I fight so that every student who walks through my classroom door will know that they have a place, not only in my classroom, but in the world.

I fight so that every student who walks through my classroom door will know that they have a place, not only in my classroom, but in the world. I’ve been moved, over the past two decades of teaching, to see how the conversation and attitudes are shifting; young people today are more aware, more open, less afraid than they were when I started teaching in 1990. Yet recently, when I gave my “hate speech” lecture, a young woman first teared up, then started to cry, and then pulled her head inside of her shirt and sobbed. When I approached her after class, she said through her tears that it was the FIRST TIME in her ten years of school that a teacher had ever said, out loud, that hate speech against GLBTQ people was just that. She’d grown up with two moms and a constant onslaught of low-level hate surrounding her every day. The next day, one of her moms came in to thank me. I think, maybe, that broke my heart more than anything – that the simple act of speaking a simple truth would feel so revolutionary to a young woman who just needed someone to stand up and say it. Why did she have to wait ten years?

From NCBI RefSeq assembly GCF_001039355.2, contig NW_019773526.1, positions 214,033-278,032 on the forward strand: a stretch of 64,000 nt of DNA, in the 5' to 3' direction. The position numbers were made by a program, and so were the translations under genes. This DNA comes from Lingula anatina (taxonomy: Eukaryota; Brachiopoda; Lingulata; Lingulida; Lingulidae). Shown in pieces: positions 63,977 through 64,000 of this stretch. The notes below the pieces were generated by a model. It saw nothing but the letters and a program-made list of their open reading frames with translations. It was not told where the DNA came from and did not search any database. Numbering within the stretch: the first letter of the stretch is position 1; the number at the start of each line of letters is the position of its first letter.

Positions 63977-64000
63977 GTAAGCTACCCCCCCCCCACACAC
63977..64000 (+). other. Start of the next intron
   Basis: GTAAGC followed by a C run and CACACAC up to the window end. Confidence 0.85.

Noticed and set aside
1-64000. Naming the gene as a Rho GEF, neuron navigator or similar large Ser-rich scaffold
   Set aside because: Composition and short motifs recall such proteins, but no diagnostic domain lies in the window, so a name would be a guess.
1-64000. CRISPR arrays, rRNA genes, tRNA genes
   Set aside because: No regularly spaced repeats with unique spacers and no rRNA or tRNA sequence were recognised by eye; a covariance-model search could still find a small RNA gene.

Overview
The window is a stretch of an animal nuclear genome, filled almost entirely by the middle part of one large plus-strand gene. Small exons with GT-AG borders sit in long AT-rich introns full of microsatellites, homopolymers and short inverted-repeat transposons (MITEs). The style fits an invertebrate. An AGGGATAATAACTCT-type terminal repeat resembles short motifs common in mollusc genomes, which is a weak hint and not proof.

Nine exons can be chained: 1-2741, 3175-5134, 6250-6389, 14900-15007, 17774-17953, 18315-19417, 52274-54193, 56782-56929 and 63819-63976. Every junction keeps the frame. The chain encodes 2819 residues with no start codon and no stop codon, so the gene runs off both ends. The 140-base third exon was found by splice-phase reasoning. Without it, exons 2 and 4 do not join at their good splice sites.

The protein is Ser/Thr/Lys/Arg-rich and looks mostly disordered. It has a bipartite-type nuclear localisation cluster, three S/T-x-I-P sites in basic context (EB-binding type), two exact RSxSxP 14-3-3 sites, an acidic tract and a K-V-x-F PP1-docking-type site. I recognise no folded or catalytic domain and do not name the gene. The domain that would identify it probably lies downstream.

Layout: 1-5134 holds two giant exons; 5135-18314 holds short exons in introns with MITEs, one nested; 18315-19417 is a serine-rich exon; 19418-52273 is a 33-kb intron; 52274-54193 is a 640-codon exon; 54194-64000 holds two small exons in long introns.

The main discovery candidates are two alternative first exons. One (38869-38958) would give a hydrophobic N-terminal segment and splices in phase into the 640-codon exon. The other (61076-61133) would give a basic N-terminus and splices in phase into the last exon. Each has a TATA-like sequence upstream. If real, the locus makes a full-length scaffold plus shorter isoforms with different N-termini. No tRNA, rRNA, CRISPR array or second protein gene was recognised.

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One response to “I fight so that every student who walks through my classroom door will know that they have a place, not only in my classroom, but in the world.

  1. Thank you for sharing, and yes, I become emotional too when I read stories of this nature. I only wish I had that kind of support in the seventies growing up and attending an all boys private school. Bullying and hateful acts were a daily occurrence in my young life.
    However, the paradigm is changing. Young people are more open and accepting of diversity. We need to keep moving forward, and strive to educate our youth, for they are the leaders of the future.
    Thank you again for sharing, and please keep notice of our Acceptance Tour in May of 2011.

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